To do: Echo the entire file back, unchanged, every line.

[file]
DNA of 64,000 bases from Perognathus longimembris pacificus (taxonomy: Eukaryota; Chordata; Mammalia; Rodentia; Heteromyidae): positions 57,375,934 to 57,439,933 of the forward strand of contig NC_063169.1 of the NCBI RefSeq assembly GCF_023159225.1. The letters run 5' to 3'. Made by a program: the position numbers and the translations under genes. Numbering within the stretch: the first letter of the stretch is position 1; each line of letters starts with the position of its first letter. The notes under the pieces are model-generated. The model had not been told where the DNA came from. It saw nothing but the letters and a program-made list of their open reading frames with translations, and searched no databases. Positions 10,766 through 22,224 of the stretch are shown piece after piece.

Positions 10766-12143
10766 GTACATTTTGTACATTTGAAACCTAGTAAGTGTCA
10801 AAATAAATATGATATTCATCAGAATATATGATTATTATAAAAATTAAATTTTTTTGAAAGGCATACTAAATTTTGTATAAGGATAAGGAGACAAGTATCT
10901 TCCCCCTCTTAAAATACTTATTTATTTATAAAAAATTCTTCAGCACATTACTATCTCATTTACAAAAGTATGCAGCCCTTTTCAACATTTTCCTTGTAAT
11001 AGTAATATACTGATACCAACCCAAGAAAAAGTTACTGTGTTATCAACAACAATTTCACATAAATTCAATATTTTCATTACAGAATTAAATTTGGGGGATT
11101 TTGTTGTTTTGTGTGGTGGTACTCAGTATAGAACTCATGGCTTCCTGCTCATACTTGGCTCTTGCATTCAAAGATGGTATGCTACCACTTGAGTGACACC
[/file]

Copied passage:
DNA of 64,000 bases from Perognathus longimembris pacificus (taxonomy: Eukaryota; Chordata; Mammalia; Rodentia; Heteromyidae): positions 57,375,934 to 57,439,933 of the forward strand of contig NC_063169.1 of the NCBI RefSeq assembly GCF_023159225.1. The letters run 5' to 3'. Made by a program: the position numbers and the translations under genes. Numbering within the stretch: the first letter of the stretch is position 1; each line of letters starts with the position of its first letter. The notes under the pieces are model-generated. The model had not been told where the DNA came from. It saw nothing but the letters and a program-made list of their open reading frames with translations, and searched no databases. Positions 10,766 through 22,224 of the stretch are shown piece after piece.

Positions 10766-12143
10766 GTACATTTTGTACATTTGAAACCTAGTAAGTGTCA
10801 AAATAAATATGATATTCATCAGAATATATGATTATTATAAAAATTAAATTTTTTTGAAAGGCATACTAAATTTTGTATAAGGATAAGGAGACAAGTATCT
10901 TCCCCCTCTTAAAATACTTATTTATTTATAAAAAATTCTTCAGCACATTACTATCTCATTTACAAAAGTATGCAGCCCTTTTCAACATTTTCCTTGTAAT
11001 AGTAATATACTGATACCAACCCAAGAAAAAGTTACTGTGTTATCAACAACAATTTCACATAAATTCAATATTTTCATTACAGAATTAAATTTGGGGGATT
11101 TTGTTGTTTTGTGTGGTGGTACTCAGTATAGAACTCATGGCTTCCTGCTCATACTTGGCTCTTGCATTCAAAGATGGTATGCTACCACTTGAGTGACACC